Guanahaní Islands (Gwee-awn-uh-hah-ni)
The islands of the Guanahani are an extensive archipelago in the far west of the Dubar Ocean, mostly strung between Hahnunah and Cemanahauc. They've long been known as a resort vacation destination for honeymooners and retirees, but a small movement toward eco-tourism and backpacking has started to open up the Guanahani to more independent travel. With year-round good weather (with the occasional but sometimes serious exception of hurricane season in the late summer and early fall), promotional air trips from both Yaojing and recently Dunia, and hundreds of islands to explore, the Guanahani offers something for almost everyone.
Geographically, the Guanahani Sea is bounded by two archipelagoes – the Aloi Archipelago to the north and the Yucayas Archipelago to the east – and by northern Cemanahauc to the south and the Hahnuhah continent to the west. The Aloi islands include Kiskeya, Cobao, Borikén, Yamaye, Iere. Meanwhile the other is a cluster of islands named collectively as the Yucayas, that include Abacoa, Liamuiga, Oualie, Karukera, Aichi, Siba, Mayaguana, and Sibukeira.
The climate of the area is tropical, varying from tropical rainforest in some areas to tropical monsoon and tropical savanna in others. There are also some islands that have arid portions with considerable drought in some years, and the peaks of mountains tend to have cooler temperate climates.
While the region generally is sunny much of the year, the wet season from late spring through autumn sees more frequent cloud cover (both broken and overcast), while the dry season from winter through mid spring is more often clear to mostly sunny. Seasonal rainfall is divided into 'dry' and 'wet' seasons, with the latter six months of the year being wetter than the first half. The air temperature is hot much of the year, varying from 25 to 33 °C (77 to 91 °F) between the wet and dry seasons. Seasonally, monthly mean temperatures vary from only about 5 °C (9 °F) in the northernmost regions, to less than 3 °C (5 °F) in the southernmost areas of the Guanahani. Hurricane season is from early summer to fall, but they occur more frequently in late in summer and more common in the northern islands of the Guanahani. Hurricanes that sometimes batter the region usually strike northwards of the Aloi and to the west coast of Cemanahauc. Sea surface temperatures change little annually, normally running from 30 °C (86 °F) in the warmest months to 26 °C (79 °F) in the coolest months. The air temperature is warm year-round, in the 20s and 30s °C (70s, 80s, and 90s °F), and varies only from winter to summer about 2–5 degrees on the southern islands and about a 10–20 degrees difference on the northern islands of the Guanahani. The northern islands may be influenced by continental masses during winter months, such as cold fronts.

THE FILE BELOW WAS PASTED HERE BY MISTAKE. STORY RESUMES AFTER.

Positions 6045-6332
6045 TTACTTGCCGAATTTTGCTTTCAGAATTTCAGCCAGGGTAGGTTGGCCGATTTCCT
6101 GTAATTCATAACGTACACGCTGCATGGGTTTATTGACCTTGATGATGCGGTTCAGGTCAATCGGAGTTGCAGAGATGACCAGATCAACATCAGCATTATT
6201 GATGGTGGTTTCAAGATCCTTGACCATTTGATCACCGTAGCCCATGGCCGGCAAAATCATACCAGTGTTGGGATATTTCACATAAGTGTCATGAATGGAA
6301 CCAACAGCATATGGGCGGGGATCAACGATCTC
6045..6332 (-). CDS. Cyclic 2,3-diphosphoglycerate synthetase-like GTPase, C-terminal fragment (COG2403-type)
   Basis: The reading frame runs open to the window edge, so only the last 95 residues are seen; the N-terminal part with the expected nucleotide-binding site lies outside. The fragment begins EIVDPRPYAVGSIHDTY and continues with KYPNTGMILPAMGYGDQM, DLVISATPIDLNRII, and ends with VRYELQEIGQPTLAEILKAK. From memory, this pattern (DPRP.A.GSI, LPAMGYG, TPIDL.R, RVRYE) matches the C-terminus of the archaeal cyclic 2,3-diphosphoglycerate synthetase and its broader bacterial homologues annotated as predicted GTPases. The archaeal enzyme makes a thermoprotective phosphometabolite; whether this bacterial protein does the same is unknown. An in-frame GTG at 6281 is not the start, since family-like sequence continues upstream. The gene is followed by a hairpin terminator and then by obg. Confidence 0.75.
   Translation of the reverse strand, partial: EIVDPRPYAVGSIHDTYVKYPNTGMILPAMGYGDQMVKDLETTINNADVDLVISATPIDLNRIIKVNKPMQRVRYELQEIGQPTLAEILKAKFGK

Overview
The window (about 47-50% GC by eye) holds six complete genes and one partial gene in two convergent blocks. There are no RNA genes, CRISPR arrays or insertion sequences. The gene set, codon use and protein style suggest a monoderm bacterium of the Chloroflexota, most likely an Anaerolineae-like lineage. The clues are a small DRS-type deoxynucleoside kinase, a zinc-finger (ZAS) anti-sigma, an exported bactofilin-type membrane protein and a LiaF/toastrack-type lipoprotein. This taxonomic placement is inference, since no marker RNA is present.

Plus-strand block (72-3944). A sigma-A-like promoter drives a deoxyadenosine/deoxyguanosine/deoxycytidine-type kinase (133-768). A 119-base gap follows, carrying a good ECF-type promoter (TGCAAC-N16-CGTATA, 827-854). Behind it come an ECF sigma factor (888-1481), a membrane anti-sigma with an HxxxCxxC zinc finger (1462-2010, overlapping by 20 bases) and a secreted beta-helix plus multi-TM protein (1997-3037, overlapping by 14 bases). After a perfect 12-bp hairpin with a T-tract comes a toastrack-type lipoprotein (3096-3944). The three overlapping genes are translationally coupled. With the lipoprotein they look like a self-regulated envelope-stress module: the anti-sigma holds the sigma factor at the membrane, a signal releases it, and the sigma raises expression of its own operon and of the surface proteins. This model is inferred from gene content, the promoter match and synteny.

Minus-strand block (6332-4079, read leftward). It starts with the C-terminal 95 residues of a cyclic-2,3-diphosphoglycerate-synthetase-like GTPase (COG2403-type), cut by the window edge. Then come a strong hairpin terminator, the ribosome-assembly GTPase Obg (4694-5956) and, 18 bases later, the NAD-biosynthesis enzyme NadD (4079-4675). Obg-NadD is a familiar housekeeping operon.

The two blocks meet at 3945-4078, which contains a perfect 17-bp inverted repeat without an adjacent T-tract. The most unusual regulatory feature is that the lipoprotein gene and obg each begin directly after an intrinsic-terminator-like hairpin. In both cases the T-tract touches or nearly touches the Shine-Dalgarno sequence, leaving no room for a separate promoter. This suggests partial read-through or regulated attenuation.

Fauna & Flora
The Guanahani islands have some of the most diverse ecosystems in the world. The animals, fungi, and plants have been classified as one of the world's biodiversity hotspots because of their exceptionally diverse terrestrial and marine ecosystems, ranging from montane cloud forests, to tropical rainforest, to cactus scrublands. The region also contains about 8% (by surface area) of the world's coral reefs along with extensive seagrass meadows, both of which are frequently found in the shallow marine waters bordering the island and continental coasts of the region.